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homeFriday 22nd September 2017

More carrot needed for UK homes to go green

Katie Coyne07/09/2017 - 10:20

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Insulation targets will take a hundred years
Insulation targets will take a hundred years

It will take more than a century for UK homes to go green unless swift action is taken says a report from the WWF.

Research by the conservation NGO has found that 2025 insulation targets for homes will only be met in 100 years time if we don’t speed up the rate of progress.

Currently 20 per cent of total climate emissions result from homes and the Committee on Climate Change requires this to be cut by 10 per cent by 2025. Yet without action the WWF report found that carbon emissions from homes will actually rise by 3 per cent by 2030.

The WWF suggested that more Government subsidies and encouragements could spur on home insulation. A poll carried out for it by Populus found that 72 per cent of people would insulate their homes if there were subsidies available.

The WWF released its findings as it waited for the Government to release its plan this month detailing how it will reduce UK emissions to meet international obligations and targets.

Gareth Redmond-King, head of Energy and Climate at WWF said: ‘This report brings home the huge challenge we face if we are to meet our climate obligations. This winter too many people will be living in cold homes that leak and waste energy.

‘This is piling hundreds of pounds onto people’s fuel bills, as well as damaging their health, and is ruining out planet.’

The report - Getting the house in order - Priorities forhomes in the Clean Growth Plan – argues that uncertainty over the right mix of technologies shouldn’t mean inaction.

It stated: ‘It may be tempting to ‘go slow’ until the right answer comes into sharper focus, but all the while emissions will be rising and the opportunity to limit global temperature rise to well below 2C will slip further from reach.’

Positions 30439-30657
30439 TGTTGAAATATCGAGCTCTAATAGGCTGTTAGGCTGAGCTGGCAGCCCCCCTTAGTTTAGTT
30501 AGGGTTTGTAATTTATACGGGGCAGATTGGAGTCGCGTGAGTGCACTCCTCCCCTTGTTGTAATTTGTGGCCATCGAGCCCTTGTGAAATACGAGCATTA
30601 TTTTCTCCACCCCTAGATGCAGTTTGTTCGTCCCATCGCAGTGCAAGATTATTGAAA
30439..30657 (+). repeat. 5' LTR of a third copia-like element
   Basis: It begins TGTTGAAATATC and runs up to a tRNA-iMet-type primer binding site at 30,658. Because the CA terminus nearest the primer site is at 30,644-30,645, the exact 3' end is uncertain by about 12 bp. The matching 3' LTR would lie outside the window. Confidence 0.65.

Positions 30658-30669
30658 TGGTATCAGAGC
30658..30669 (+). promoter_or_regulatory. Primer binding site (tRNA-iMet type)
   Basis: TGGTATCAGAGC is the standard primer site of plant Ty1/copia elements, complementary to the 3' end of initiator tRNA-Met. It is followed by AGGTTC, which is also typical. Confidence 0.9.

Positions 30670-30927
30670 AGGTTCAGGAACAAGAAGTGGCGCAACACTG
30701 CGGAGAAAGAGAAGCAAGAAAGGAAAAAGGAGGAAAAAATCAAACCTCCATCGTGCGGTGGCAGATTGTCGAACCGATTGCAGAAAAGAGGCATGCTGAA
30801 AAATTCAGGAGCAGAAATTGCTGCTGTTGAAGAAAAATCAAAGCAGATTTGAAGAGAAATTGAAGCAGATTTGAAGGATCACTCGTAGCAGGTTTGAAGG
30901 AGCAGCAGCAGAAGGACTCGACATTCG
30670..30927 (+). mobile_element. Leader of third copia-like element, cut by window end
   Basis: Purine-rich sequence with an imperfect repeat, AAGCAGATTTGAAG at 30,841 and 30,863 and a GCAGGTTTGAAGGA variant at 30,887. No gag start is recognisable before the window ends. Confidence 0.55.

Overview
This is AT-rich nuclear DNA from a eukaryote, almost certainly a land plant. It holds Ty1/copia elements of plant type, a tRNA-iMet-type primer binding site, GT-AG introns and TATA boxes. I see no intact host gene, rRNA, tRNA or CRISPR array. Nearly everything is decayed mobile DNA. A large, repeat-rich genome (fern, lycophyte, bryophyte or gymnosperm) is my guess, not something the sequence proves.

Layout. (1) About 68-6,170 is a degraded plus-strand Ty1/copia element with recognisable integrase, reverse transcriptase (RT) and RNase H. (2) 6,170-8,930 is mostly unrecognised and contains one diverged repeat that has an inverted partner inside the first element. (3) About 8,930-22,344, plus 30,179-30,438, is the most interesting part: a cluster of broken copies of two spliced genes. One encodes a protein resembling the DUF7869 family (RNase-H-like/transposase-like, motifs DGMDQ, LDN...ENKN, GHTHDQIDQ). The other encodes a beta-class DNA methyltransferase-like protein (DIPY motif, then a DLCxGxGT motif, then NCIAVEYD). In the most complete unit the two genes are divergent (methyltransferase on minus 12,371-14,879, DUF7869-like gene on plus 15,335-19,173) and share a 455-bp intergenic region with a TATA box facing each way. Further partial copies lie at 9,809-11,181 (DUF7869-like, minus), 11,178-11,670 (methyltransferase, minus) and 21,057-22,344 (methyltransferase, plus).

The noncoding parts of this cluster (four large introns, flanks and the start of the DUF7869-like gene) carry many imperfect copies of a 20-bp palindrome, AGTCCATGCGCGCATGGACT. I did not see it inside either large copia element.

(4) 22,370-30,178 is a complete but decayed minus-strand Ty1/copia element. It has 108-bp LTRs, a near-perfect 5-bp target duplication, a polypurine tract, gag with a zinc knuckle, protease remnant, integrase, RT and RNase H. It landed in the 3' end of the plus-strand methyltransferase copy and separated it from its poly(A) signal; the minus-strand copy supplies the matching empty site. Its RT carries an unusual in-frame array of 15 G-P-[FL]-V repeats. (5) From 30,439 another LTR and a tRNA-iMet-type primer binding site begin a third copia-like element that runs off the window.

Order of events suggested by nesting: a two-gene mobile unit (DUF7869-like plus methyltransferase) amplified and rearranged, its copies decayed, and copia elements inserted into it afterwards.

Insulating UK homes to the recommended standard by 2025 would save the equivalent emissions of taking 1.7 million cars off roads.

Meeting the target would also reduce domestic energy bills each year by half a billion. This is equivalent to £25 per household or up to £165 for the homes where improvements are made. It would also double the rate at which fuel poor households are lifted out of fuel poverty.

The Populus poll found that 85 per cent of people believe that saving energy in the home is important and 69 per cent were likely to check energy costs before buying or renting a home.

Redmond-King added: ‘Last year was the hottest on record. And with extreme weather and flooding costing lives and livelihoods from Bangladesh to Texas, we are all seeing the effects of climate change. It is real and it’s happening now.

‘The UK Government needs to take seriously their international obligations. Stopping climate change should start at home – in fact, it should start in people’s homes. The Clean Growth Plan must prioritise giving support to people to make sure their homes use as little energy as possible; otherwise, our homes really will cost the earth.’

 

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